Mis à jour le 20/07/2018
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Giving And Receiving Feedback

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In a typical company, you're given an annual performance review. This is a stressful event for many of us, a time when your manager will somehow grade you. This is also the moment when you'll expect a raise. The problem here? It's mostly a top-down process. This is why we've set up a peer to peer feedback process at OpenClassrooms twice a year!

Many people usually don't get feedback at work and quickly start wondering what people think about them. "Am I doing well? Working hard enough? I'm sure they're thinking bad things about me!". The feedback process is here to help you get answers to these questions.

How does the feedback process work?

You'll receive an email when the feedback starts (twice a year). The steps are:

  1. Ask for feedback from three people

  2. Receive their feedback and give your feedback to the people who asked you

  3. Write your own feedback and your SMART goals (more on that later)

  4. Set up a review with your manager and set your goals

  5. That's all!

Step 1 – Ask for feedback

Ask three people for feedback : 

  • Someone in your team

  • Someone from another team

  • Someone else of your choice, in OR outside the company (can be a partner, etc.)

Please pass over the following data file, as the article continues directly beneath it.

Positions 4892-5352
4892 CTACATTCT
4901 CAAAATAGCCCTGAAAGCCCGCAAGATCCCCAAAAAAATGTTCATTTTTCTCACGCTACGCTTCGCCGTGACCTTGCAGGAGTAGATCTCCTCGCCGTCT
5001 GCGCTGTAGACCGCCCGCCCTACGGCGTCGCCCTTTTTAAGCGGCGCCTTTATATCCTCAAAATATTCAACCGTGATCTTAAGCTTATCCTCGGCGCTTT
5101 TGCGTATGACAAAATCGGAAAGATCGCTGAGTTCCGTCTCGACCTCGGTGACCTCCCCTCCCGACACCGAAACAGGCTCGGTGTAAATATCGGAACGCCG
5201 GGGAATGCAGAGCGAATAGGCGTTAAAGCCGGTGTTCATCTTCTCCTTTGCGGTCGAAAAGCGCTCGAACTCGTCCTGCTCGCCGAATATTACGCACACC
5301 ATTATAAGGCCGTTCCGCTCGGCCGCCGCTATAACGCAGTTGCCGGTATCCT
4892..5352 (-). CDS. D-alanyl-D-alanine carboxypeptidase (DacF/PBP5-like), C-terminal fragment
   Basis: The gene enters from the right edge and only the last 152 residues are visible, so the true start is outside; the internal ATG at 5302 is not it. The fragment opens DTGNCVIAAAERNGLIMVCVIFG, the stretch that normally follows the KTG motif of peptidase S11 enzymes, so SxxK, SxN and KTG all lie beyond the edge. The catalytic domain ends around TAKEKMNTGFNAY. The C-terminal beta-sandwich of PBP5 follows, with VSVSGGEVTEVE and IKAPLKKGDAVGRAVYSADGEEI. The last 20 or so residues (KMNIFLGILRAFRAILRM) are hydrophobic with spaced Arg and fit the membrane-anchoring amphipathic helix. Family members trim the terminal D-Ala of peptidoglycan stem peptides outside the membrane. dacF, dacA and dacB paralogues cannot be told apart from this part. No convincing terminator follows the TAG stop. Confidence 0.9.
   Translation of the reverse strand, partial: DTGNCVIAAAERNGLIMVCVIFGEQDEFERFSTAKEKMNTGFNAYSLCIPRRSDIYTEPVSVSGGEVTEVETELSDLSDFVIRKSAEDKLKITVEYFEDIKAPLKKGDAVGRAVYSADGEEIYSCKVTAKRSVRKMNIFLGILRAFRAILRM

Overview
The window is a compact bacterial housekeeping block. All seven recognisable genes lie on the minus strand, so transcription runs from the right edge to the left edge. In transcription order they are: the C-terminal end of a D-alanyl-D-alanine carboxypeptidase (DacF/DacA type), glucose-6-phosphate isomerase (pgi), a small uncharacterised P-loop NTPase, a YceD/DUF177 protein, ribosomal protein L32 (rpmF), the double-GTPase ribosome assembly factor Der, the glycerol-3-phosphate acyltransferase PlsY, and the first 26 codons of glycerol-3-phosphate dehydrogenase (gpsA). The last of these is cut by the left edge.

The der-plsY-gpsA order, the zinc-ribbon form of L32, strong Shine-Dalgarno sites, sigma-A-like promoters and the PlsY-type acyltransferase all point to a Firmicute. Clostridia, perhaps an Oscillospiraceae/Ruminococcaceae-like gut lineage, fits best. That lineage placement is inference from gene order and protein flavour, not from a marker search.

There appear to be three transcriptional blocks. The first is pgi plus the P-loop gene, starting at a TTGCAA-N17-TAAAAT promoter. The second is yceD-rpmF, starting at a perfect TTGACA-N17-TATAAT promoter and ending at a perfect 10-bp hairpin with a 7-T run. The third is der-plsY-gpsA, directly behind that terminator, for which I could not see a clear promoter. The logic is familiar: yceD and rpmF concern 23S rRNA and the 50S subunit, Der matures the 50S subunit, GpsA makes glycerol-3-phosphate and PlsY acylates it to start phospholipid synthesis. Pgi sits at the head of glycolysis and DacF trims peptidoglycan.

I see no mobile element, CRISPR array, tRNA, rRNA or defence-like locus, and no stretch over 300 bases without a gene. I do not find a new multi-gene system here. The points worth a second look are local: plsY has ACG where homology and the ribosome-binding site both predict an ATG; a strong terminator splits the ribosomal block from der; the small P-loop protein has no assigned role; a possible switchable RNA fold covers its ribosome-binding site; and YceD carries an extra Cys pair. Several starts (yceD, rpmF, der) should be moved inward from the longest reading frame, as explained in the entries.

Step 1 of the feedback process
Step 1 of the feedback process

How should you ask for feedback?

Here is a (very simple) template that you can use as an email.

If you're asking for feedback from a teammate:

Email subject: I'd like to hear from you!
Contents:
Hi,

At OpenClassrooms we're always looking for ways to learn. In particular, we want to learn how to improve how we work as a team, and as such your feedback on your experience working with me would be much appreciated. Would you have a moment this week to answer the questions below by mail or in person?

Thanks in advance for your time,

Questions

- What do I do well?
- How do I embrace OpenClassrooms' culture and mission?
- Where do you see room for improvement?
- Anything else to add? :)

If you're asking for feedback from someone outside the company:

Email subject: Your feedback is appreciated!
Contents:
Hi,

At OpenClassrooms we're always looking for ways to learn. In particular, we want to learn how to improve how we work as a team, and as such your feedback on your experience working with me would be much appreciated. Would you have a moment this week to answer the questions below by mail or by phone?

Thanks in advance for your time,

Questions

- How would you describe the quality of our collaboration?
- Where do you see room for improvement?
- Anything else to add?

You're likely to get feedback requests too! If this happens, don't wait too long before the deadline as it takes some time to answer even these three simple questions. Which brings us to....

Step 2 – Give and receive feedback

You'll want to give open and honest feedback to those who asked you, without sounding too aggressive. You can do that in two ways: 

  • in person

  • by email

Do whatever suits you best!

Have you given and received your feedback? Great! You're not finished though, you need to summarize what you've learnt and create your own SMART goals to improve!

Step 3 – Write your own feedback and define your SMART goals